Lourdes Interpreted by the Salve Regina Part 20.

Meditations given by the Rev, Bede Jarrett, O.P., during the Novena preached in the Church of Our Lady of Lourdes in preparation for the celebration of the Seventy-fifth Anniversary of the Apparitions at Lourdes, February 2nd - February 10th, 1933

VII. Turn Then Thine Eyes of Mercy Towards Us! 

MERCY, in its absolute sense, is the prerogative of God, but mercy in some sense or other is the prerogative of all those that love God. To love God is to be merciful. Moreover mercy is not only God’s prerogative, but the way, the net, by which human souls are caught by God — by which He captures them and holds them and draws them to Himself. Mercy is God’s answer to the sinfulness of man. We, as human beings, are sinners, all of us. We shall always be sinners. We shall be sinners to the end. The saints were sinners who knew that they were sinners. A saint is not someone who is free from sin. There was only one of ransomed humanity that was free from sin. The saints, howsoever glorious, went to confession and made their acts of contrition. Indeed, the greater the saint, the more was he conscious of whatever was wrong in his life. To love God is to recognize sin more carefully and to measure it more accurately. We may sometimes be discouraged when we think of our own failings and shortcomings, at least the dreadful repetition of them. But we shall never be so discontented with ourselves as were the saints. We shall never reach their pitch of discontent, because we are not saints.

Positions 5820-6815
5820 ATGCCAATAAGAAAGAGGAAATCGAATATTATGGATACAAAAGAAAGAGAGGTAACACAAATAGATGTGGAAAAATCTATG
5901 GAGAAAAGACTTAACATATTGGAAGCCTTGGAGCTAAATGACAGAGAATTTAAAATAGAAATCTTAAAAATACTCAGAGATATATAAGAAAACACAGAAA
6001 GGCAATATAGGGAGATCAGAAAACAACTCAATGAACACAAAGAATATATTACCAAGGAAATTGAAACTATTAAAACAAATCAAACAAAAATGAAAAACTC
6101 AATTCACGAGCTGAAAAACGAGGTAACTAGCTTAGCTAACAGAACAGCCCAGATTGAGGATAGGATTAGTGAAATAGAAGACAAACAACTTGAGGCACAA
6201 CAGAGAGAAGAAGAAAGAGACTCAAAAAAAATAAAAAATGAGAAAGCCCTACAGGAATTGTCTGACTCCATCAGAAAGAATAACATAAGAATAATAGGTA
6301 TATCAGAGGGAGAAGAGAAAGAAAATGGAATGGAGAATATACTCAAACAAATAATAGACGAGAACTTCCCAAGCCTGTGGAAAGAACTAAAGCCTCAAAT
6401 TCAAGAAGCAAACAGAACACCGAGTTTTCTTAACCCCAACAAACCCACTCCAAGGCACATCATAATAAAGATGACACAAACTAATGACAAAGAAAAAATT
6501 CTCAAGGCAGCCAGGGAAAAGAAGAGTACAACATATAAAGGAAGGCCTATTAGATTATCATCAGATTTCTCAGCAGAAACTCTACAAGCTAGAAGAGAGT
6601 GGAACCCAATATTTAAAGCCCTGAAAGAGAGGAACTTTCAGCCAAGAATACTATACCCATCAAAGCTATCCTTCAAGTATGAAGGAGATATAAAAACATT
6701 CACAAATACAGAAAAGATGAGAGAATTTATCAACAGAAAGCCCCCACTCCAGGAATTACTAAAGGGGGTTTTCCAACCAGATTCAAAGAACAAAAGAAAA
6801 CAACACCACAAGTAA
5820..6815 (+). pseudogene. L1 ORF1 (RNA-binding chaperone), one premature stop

To hear people talk you would imagine that they were discouraged because they knew themselves to be sinners. But is not that foolish ? They say, or at least imply, "I should feel more courage if I thought that I had been better.” Can you imagine anything so foolish, indeed, blasphemous, as that? We can not really suppose that the saints imagined themselves to be holy. They were saints. They never thought that at all. A saint is someone who is dreadfully conscious of his own shortcomings. That is all he knows; he is not aware of the goodness of his life. He is a saint. If we ever do get better, grow in holiness, we shall never realize it. All we shall know, (the only effect of goodness, that is) will be our own sinfulness: the holier we are the worse must we think ourselves.

Our Lady knew what sin meant far better than we because she loved God more. The better you are at anything, the more you realize any mistakes you make in it. The greater the musician, the more he knows how far short he falls from what he should do. We, perhaps, in proportion to the littleness of our knowledge, say of a thing, "But that is magnificent!” If we only knew more, we should realize how far it was from being magnificent. The greater the artist, the more discontented he is with his artistry. The better you are at any business in life, the more you realize how much better you should be, could be, or at least, how far short you fall from the ideal. And so, too, with goodness. If we really loved God, we should realize the wickedness of sin. We would realize not just the wickedness of sin, in general, but the wickedness of our own sin. To grow in holiness would be to grow in disesteem of self. There is no courage to be got from any impression I may have that I am getting better; or if I did have courage on that account, it would be vanity, no true basis of courage at all.